We have an awesome problem. I don’t mean that we have a problem and it’s an awesome problem to have. I mean that we have a problem with the word awesome. (I’m trying to be cheeky here. Work with me, people.)

Awesome is a word we use a lot at Mozilla. We have the Awesome Bar right in the browser. We’ve got the Army of Awesome. We talk about awesome features and awesomeness. We even push the limits of the word and create new forms like “awesomized.”

Now I’ll go on the record and say I like it. It’s fun and shows personality. But there are those who would argue that the word is so overused that it starts to become meaningless. And it’s not just that we use it a lot. It’s used in everyday conversation, in popular blogs and TV commercial campaigns.

A further complication arises with localization (a subject for a post all its own). This requires a little etymology, so pardon me while I geek out for a paragraph.

Awe actually meant “terror” or “dread” until the late 1700s, from which point on it retained only the slightly softer meaning of “reverential fear or wonder” (all definitions from the Shorter Oxford English Dictionary).  Awesome came along in the late 16th century meaning “filled with awe” and then “inspiring awe” about a century later, both of which are still in use today. The positive colloquialism meaning “outstanding, remarkable” didn’t come along until the mid 20th century (interestingly enough, that came after the adverb form, awesomely, began to mean “outstanding, very” in the late 19th century). All that brings us to today and the late 1900s slang meaning of “excellent” or “marvelous.”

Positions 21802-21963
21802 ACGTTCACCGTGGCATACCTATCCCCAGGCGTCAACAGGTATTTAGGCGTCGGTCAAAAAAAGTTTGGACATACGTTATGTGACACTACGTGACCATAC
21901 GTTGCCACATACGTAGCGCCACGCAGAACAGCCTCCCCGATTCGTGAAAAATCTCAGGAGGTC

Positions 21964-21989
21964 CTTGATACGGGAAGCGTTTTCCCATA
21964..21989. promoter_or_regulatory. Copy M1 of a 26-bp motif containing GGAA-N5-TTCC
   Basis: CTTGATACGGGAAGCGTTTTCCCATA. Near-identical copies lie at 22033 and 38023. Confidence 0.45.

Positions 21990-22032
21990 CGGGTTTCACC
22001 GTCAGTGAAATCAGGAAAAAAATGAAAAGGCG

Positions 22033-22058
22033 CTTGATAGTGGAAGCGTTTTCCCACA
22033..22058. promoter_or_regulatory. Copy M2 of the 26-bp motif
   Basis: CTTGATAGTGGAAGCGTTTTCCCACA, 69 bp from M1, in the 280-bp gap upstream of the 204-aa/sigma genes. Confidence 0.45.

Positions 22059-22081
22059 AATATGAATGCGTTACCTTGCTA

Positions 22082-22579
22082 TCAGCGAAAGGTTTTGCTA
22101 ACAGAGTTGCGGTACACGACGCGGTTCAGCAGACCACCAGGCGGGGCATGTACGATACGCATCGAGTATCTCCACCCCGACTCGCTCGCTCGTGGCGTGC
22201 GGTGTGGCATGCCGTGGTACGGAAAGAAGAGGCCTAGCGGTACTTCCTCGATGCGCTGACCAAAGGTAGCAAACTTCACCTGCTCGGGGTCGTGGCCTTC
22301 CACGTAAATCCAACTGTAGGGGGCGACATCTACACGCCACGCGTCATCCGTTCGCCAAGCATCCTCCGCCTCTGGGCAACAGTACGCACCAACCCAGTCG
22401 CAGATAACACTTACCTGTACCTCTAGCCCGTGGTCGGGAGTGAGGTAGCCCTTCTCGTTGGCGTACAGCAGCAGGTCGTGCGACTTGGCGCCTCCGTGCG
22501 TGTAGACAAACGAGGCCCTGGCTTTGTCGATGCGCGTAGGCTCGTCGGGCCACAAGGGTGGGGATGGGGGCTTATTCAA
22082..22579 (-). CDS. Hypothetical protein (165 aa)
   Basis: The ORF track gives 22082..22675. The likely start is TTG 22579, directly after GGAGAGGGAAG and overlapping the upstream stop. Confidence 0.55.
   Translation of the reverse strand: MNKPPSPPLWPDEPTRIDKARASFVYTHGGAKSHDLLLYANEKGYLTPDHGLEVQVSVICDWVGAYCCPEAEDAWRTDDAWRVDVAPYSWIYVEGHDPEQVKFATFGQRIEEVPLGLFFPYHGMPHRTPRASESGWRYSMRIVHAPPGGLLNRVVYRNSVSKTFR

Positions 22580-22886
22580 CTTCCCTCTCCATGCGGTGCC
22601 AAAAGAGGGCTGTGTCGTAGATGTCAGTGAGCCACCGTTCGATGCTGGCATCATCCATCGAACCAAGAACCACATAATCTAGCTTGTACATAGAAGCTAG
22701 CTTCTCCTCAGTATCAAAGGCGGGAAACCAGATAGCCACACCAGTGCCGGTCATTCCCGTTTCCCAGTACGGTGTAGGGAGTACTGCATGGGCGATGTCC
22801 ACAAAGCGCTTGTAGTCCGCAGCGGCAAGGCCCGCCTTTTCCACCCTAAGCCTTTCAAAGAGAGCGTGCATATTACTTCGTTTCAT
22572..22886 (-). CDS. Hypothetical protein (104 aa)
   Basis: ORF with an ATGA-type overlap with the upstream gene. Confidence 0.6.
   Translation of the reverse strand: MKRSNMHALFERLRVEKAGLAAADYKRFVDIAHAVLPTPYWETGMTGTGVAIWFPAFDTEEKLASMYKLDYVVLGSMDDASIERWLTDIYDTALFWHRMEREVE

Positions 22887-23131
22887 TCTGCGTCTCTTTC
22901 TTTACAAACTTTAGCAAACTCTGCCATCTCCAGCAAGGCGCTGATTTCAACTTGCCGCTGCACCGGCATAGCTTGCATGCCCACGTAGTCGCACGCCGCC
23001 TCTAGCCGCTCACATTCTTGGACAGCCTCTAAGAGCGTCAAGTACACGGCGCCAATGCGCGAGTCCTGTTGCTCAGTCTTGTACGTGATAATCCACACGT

Now imagine that you’re a non-native-English speaker and you see the word “awesome” in some Firefox copy. You go to look it up and you’re presented with a whole bunch of options that don’t seem to make a lot of sense. I’ve even been told (and please correct me if I’m wrong) that this recent, North American usage of awesome isn’t as common in the UK.

These problems aren’t without their solutions, but those solutions aren’t necessarily “stop using awesome.” One strategy is to work more closely with our localizers to teach and empower them to make changes to the copy that don’t affect the meaning, but make it sound better in their language. As part of that, I’m going to be making myself available to answer questions that come up in the l10n process (more details to come on that).

As it stands, awesome is a big part of how we communicate. Ditching it now would probably be as problematic as continuing to use it, just in different ways. I, for one, think we should stick with it, own it, but we need to also keep the above considerations in mind to make sure we’re not alienating anyone anywhere along the way. So I’d like to hear your thoughts on this. What do you think of our use of awesome? Has it caused any problems that you know of? What are some things we can do moving forward?

Oh, and by the way, I hope you all enjoyed my lack of clothing and courage last time. Thanks for being kind and supportive in your comments.